The Memo: Centrists change tone of Democratic race

Is the center-left striking back in the Democratic presidential primary?

South Bend, Ind., Mayor Pete ButtigiegPete ButtigiegScaled-back Pride Month poses challenges for fundraising, outreach Biden hopes to pick VP by Aug. 1 It’s as if a Trump operative infiltrated the Democratic primary process MORE is on the rise in Iowa. Former Massachusetts Gov. Deval PatrickDeval PatrickIt’s as if a Trump operative infiltrated the Democratic primary process Top Democratic super PACs team up to boost Biden Andrew Yang endorses Biden in 2020 race MORE has joined the race, and billionaire former New York City Mayor Michael BloombergMichael BloombergEngel scrambles to fend off primary challenge from left It’s as if a Trump operative infiltrated the Democratic primary process Liberals embrace super PACs they once shunned MORE is on the cusp of doing so. Even former President Barack ObamaBarack Hussein ObamaHarris grapples with defund the police movement amid veep talk Five ways America would take a hard left under Joe Biden Valerie Jarrett: ‘Democracy depends upon having law enforcement’ MORE has warned the party not to overestimate the American public’s appetite for sweeping change.

Those developments, all coming in quick succession, have changed the mood music around a primary that had previously been dominated by the rise of progressive Sen. Elizabeth WarrenElizabeth WarrenWarren, Democrats urge Trump to back down from veto threat over changing Confederate-named bases OVERNIGHT DEFENSE: Joint Chiefs chairman says he regrets participating in Trump photo-op | GOP senators back Joint Chiefs chairman who voiced regret over Trump photo-op | Senate panel approves 0B defense policy bill Trump on collision course with Congress over bases with Confederate names MORE (D-Mass.) and questions about whether the more centrist policies of former Vice President Joe BidenJoe BidenHillicon Valley: Biden calls on Facebook to change political speech rules | Dems demand hearings after Georgia election chaos | Microsoft stops selling facial recognition tech to police Trump finalizing executive order calling on police to use ‘force with compassion’ The Hill’s Campaign Report: Biden campaign goes on offensive against Facebook MORE were out of step with the party’s activist base.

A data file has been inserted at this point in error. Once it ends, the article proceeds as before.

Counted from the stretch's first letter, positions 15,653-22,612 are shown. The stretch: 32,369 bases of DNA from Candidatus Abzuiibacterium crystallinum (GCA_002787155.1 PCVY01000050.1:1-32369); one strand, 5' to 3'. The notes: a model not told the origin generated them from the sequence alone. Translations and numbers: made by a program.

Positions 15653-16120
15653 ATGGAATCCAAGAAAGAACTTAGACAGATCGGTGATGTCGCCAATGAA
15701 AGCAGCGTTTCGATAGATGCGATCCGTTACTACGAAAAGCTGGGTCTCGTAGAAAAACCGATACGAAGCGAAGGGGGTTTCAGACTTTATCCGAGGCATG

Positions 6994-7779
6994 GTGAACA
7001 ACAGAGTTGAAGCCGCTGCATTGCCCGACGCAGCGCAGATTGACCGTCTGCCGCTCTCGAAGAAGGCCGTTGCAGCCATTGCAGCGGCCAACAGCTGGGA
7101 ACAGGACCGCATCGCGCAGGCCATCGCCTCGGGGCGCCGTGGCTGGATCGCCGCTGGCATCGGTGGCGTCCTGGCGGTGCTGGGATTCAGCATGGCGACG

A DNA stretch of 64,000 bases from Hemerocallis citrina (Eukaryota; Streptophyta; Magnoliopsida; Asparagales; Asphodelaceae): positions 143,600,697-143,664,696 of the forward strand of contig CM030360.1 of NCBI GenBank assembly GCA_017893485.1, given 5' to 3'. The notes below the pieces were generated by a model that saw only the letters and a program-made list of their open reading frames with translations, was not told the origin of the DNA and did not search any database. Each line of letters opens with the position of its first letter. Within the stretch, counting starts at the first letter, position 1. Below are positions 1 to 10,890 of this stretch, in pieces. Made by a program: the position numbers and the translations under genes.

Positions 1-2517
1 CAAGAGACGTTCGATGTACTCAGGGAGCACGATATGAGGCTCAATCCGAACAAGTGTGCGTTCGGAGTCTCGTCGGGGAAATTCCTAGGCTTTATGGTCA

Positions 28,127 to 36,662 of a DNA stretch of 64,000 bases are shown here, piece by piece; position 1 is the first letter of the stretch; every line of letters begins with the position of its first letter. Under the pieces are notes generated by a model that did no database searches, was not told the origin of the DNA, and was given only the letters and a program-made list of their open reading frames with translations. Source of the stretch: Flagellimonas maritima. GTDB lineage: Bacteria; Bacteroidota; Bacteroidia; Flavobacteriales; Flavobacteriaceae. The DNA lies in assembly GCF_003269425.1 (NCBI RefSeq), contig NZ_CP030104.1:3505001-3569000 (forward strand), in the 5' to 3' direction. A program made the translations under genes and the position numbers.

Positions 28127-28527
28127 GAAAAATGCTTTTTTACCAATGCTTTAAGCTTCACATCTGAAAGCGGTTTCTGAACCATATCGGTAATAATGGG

“This is still a country that is less revolutionary than it is interested in improvement,” Obama said at an appearance in Washington on Friday. “The average American doesn’t think we have to completely tear down the system and remake it.”

Obama’s intervention was nuanced — he sympathized with people arguing that his own reforms had not gone far enough and that more needed to be done — but overall it was more supportive of incrementalism than the radicalism advocated by progressives such as Warren and Sen. Bernie SandersBernie SandersThe Hill’s 12:30 Report: Milley apologizes for church photo-op Harris grapples with defund the police movement amid veep talk Biden courts younger voters — who have been a weakness MORE (I-Vt.).

Underlining the state of flux within the primary, Warren has now made clear that she would not seek to enact “Medicare for All” immediately after taking office. If elected, she would intend to pass it by the end of her third year in the White House, she stated on Friday.

To many observers, that clarification seemed like a concession to those who have argued that Warren is positioning herself in too radical a spot for the general electorate — a serious vulnerability given how desperate Democrats are to beat President TrumpDonald John TrumpSenate advances public lands bill in late-night vote Warren, Democrats urge Trump to back down from veto threat over changing Confederate-named bases Esper orders ‘After Action Review’ of National Guard’s role in protests MORE next November.